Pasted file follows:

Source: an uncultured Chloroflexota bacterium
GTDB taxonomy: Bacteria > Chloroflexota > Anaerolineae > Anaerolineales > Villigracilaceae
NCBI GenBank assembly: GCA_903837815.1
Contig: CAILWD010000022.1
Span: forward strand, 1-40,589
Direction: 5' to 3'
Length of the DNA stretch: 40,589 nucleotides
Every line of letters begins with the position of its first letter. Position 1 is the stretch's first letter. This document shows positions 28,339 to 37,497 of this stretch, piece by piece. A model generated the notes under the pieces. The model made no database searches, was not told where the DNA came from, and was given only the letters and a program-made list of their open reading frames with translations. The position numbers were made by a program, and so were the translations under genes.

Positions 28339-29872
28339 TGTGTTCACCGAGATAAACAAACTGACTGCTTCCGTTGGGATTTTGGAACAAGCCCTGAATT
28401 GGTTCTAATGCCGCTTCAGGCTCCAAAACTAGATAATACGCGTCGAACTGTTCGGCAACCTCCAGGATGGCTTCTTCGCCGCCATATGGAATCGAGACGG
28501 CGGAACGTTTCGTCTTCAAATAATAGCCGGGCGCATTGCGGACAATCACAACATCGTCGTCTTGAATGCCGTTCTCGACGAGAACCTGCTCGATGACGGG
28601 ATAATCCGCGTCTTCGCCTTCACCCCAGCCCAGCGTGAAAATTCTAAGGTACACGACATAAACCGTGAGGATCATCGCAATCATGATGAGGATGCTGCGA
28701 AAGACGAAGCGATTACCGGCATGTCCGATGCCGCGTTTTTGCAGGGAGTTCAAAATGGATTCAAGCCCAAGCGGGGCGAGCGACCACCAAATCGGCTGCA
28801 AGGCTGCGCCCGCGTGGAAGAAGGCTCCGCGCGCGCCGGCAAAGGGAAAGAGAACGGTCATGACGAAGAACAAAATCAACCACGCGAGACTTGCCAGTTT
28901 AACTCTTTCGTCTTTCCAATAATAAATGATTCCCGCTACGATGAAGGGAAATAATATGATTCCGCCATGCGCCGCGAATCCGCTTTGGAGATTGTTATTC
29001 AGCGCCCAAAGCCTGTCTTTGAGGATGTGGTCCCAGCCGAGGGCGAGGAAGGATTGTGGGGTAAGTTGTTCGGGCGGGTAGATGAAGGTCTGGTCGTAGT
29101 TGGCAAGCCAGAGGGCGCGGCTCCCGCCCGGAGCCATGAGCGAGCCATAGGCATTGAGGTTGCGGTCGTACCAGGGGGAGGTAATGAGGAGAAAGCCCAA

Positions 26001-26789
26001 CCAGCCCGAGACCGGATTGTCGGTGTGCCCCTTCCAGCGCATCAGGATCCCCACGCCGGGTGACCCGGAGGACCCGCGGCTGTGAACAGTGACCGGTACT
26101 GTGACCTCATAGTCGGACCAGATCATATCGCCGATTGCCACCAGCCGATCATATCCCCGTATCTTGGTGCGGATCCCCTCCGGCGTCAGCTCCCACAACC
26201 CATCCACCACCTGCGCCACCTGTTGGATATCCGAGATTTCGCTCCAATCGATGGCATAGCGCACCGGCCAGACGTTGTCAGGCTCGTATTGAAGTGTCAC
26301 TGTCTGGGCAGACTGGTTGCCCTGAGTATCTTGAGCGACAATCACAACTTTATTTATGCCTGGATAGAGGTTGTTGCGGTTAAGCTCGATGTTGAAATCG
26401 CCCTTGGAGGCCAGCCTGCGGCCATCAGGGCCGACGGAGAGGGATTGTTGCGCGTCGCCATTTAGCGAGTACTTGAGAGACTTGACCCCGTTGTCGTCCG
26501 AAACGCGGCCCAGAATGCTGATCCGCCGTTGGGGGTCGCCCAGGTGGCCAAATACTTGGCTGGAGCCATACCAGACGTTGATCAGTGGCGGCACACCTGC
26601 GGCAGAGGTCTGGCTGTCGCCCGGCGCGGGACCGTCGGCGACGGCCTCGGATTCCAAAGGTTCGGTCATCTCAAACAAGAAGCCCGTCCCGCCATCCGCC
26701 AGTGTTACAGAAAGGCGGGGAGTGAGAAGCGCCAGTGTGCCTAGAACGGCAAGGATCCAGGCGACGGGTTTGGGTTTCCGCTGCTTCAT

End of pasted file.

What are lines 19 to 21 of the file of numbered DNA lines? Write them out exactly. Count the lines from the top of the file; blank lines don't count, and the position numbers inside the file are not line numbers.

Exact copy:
Positions 26001-26789
26001 CCAGCCCGAGACCGGATTGTCGGTGTGCCCCTTCCAGCGCATCAGGATCCCCACGCCGGGTGACCCGGAGGACCCGCGGCTGTGAACAGTGACCGGTACT
26101 GTGACCTCATAGTCGGACCAGATCATATCGCCGATTGCCACCAGCCGATCATATCCCCGTATCTTGGTGCGGATCCCCTCCGGCGTCAGCTCCCACAACC